Never Bet Against Occam: A Book Review

Never Bet Against Occam: A Book Review

As a member of the Chronic Illness Bloggers Network, I was approached with the opportunity to read Never Bet Against Occam and to share my opinion here. While this is sponsored content, and I have received product in exchange for this post, all thoughts and opinions are my own. This post may also contain affiliate links.

Last year, I was sitting at my desk when a company wide email came through offering a support group for Mast Cell Activation Disorder. Dr. Afrin estimates that some degree of mast cell disease may affect as many as 14-17% of people but I was still surprised to see others diagnosed with the condition amongst our workforce of 11,000 people.

It was through that group - consisting of just three of us - that I first learned about the work of Dr. Lawrence Afrin.

As a child, I suffered from allergies and asthma. At night, I would wake unable to breathe. In High School, I was rushed to the hospital via ambulance when my breathing became too labored to even speak. I know about rashes and hives, about sneezing and itching, about medication reactions and seemingly being allergic to the heat, or the cold, or water.

I was allergic to wheat. and oat. and soy. and milk. and peanuts. I was allergic to cats. and dogs. and grass. and ragweed. and pollen.

But, I didn’t have a name for what was truly wrong with me until early last year: Mast Cell Activation Disorder.

Meeting the man who sent that first support group call was my first introduction to Dr. Afrin, the foremost expert on mast cell diseases in the country and the world. At that time, I read a nineteen page research paper on mast cell and felt that I was reading a primer on myself. And so, when Dr. Afrin published his first book, Never Bet Against Occam, I immediately signed up to review it.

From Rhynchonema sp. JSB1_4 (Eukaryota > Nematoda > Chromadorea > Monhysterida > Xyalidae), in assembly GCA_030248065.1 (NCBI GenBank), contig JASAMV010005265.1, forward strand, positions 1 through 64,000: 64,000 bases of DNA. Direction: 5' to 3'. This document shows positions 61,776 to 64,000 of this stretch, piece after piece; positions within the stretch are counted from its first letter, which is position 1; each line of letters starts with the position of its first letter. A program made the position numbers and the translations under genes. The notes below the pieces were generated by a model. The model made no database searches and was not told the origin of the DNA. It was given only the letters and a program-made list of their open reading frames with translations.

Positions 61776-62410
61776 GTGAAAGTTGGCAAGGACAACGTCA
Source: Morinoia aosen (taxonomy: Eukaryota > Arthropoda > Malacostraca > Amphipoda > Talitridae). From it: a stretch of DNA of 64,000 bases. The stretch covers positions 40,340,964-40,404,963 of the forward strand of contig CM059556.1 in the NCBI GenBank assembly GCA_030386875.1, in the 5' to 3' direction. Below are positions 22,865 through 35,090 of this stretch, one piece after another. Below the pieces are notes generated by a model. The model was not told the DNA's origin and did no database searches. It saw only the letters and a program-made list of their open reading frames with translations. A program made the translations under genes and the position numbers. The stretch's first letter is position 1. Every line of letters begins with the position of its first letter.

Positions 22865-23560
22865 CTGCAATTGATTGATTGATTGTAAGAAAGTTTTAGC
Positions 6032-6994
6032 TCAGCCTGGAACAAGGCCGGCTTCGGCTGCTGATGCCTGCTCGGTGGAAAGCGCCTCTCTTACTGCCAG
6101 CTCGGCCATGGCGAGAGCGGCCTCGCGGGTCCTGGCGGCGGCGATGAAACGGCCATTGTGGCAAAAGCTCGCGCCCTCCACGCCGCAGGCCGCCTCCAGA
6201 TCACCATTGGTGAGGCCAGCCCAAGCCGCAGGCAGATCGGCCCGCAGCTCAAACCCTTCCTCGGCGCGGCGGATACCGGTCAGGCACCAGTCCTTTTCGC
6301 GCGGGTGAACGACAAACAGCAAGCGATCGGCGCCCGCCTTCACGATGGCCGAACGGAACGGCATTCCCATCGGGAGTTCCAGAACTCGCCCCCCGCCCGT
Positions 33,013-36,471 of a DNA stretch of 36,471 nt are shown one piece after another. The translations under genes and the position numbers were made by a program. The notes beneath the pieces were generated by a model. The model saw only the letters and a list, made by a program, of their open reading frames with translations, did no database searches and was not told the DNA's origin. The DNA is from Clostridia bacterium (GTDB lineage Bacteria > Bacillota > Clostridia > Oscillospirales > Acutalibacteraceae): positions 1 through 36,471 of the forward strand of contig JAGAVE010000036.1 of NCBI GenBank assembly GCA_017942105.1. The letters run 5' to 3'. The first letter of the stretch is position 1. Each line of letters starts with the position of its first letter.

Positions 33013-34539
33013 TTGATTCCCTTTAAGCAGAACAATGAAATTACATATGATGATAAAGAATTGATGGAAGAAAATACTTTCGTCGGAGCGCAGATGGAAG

When it arrived, I was shocked at the depth of the book. Never Bet Against Occam is a substantial read at more than 400 pages - though, half of those make up a useful appendix of information. My first thought was, "what patient with a chronic illness is going to make it through this text?" but the author’s knowledge and engaging voice make it a worthwhile read for patients and medical professionals alike.

The title of the book itself refers to Occam’s Razor, the idea that, when presented with multiple explanations, the one which accounts for the majority of the information is the one most likely to be the truth. It is Occam’s Razor which helps guide doctors to connect symptoms and to look for a single diagnosis to explain a patients variety of symptoms.

Surprisingly, sometimes a single - simple - problem can result in an array of disabling symptoms.

Dr. Afrin’s book is a combination of things - it is a historical account of how he became familiar with mast cells, it is a collection of case studies, and it even serves as a primer on this seemingly rare disease.

With insurance complications, and patient loads increasing, it can be difficult for doctor’s to spend the time necessary to suspect MCAD in a patient.  So, perhaps most importantly, the book covers the symptoms which might suggest a mast cell disorder, the initial testing that should be done, more advanced testing that is available, and ultimately, treatment.

While the book is full of helpful medical information, the part that I most appreciated was Dr. Afrin’s passion for this topic, his compassion for patience, and his recommendations on how to improve understanding of mast cell disease in the future.

It was refreshing to read a book which left me with so many “aha!” and “that's me!” moments.

You can find Dr. Afrin’s book on Amazon in both print and electronic versions.

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